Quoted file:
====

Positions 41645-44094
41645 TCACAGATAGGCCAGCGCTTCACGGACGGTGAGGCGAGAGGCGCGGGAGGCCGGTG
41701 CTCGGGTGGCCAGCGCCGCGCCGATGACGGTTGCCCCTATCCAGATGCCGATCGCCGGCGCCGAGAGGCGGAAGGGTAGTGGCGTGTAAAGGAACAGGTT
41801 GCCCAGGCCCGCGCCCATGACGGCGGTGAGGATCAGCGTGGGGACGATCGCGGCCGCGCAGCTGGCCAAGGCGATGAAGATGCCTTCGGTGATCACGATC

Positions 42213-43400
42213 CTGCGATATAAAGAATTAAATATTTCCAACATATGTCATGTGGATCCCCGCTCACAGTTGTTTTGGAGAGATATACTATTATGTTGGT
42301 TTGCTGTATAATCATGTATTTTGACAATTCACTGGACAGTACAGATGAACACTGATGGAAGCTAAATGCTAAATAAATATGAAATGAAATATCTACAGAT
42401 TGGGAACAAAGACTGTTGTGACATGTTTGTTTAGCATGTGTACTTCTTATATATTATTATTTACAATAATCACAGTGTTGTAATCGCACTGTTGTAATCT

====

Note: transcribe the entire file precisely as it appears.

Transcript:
Positions 41645-44094
41645 TCACAGATAGGCCAGCGCTTCACGGACGGTGAGGCGAGAGGCGCGGGAGGCCGGTG
41701 CTCGGGTGGCCAGCGCCGCGCCGATGACGGTTGCCCCTATCCAGATGCCGATCGCCGGCGCCGAGAGGCGGAAGGGTAGTGGCGTGTAAAGGAACAGGTT
41801 GCCCAGGCCCGCGCCCATGACGGCGGTGAGGATCAGCGTGGGGACGATCGCGGCCGCGCAGCTGGCCAAGGCGATGAAGATGCCTTCGGTGATCACGATC

Positions 42213-43400
42213 CTGCGATATAAAGAATTAAATATTTCCAACATATGTCATGTGGATCCCCGCTCACAGTTGTTTTGGAGAGATATACTATTATGTTGGT
42301 TTGCTGTATAATCATGTATTTTGACAATTCACTGGACAGTACAGATGAACACTGATGGAAGCTAAATGCTAAATAAATATGAAATGAAATATCTACAGAT
42401 TGGGAACAAAGACTGTTGTGACATGTTTGTTTAGCATGTGTACTTCTTATATATTATTATTTACAATAATCACAGTGTTGTAATCGCACTGTTGTAATCT